During Phase II, as the credit market grew out of the pre-default era, we see an improvement in the information content of credit spreads in China. As shown in the top panel of Figure 1, from 2014 to 2018Q1, the first wave of defaults occurred mostly in privately held firms, but its impact was felt in the pricing of bonds issued by public firms. Repeating the same panel regression for this time period, we find a statistically significant relation between credit spreads and default measures, indicating that as defaults started to occur, concerns over credit risk began to take hold and find their way into bond pricing. Controlling for ratings, a one standard deviation increase in our default measure translates to an increase in credit spread of about 15 bps.The adjusted R-squared of the panel regression remains the same after the inclusion of the default measures, while, for the US market, the default measures can explain as much as 45% of the variation in credit spreads in the US market (Bao 2009). Therefore, the explanatory power of the default measure remains rather limited.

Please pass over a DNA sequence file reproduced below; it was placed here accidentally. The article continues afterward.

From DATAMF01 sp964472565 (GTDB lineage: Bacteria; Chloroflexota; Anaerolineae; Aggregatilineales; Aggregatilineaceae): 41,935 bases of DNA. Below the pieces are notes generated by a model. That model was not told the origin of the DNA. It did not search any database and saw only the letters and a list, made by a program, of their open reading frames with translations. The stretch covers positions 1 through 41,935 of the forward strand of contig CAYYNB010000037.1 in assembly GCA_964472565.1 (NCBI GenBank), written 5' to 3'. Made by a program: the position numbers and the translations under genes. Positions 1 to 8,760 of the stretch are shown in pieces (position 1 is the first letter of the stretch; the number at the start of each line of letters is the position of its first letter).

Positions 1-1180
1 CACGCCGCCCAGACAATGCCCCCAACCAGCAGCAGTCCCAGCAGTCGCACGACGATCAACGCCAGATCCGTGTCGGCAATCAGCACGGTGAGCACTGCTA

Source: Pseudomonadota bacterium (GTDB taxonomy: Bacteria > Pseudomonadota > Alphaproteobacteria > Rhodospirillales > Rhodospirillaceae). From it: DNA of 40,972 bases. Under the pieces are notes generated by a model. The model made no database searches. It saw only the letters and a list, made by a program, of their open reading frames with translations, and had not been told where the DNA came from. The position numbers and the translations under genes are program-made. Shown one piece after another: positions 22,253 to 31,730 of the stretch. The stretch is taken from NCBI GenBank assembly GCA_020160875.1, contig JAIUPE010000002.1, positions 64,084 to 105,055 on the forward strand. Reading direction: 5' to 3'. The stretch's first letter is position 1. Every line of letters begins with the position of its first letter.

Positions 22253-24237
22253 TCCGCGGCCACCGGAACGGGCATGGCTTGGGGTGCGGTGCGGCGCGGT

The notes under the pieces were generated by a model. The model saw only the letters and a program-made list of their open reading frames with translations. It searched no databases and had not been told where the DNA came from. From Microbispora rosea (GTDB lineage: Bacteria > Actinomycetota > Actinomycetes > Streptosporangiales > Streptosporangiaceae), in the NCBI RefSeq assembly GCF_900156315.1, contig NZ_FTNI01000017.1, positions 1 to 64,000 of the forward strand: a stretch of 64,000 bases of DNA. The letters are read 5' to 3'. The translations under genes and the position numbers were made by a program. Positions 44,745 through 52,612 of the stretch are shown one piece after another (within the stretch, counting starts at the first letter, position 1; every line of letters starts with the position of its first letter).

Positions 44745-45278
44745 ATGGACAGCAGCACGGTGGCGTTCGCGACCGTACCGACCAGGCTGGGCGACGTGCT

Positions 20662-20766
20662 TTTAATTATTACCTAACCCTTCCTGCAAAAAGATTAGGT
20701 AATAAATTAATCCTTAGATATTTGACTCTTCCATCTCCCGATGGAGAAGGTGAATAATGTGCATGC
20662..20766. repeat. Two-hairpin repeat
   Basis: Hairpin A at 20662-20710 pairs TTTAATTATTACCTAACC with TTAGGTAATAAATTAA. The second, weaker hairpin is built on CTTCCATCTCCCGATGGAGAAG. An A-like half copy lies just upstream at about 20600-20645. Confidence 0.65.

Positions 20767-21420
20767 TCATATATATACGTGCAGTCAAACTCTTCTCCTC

During Phase III, the most significant development documented in our paper is the severe segmentation between the non-SOE and SOE issuers triggered by the rapid tightening of credit conditions in China. From 2018Q2 through 2019, the credit market in China experienced a second and much more severe wave of defaults. The significance of this second wave of defaults is that public non-SOE issuers were severely hit during this period. At the peak in 2018Q4, public non-SOEs accounted for 30% of the total default amount in the credit market. At the same time, the public SOE issuers remained mostly intact. There are two potential explanations for the origin of this wave of credit-market stress. One possibility relates to the sequence of credit-tightening policies and the overall macro-economic conditions in China. The second, and potentially more fundamental and convincing explanation, is related to the poor corporate governance, weak fundamentals, over-borrowing and over-expansion in many non-SOEs post 2014.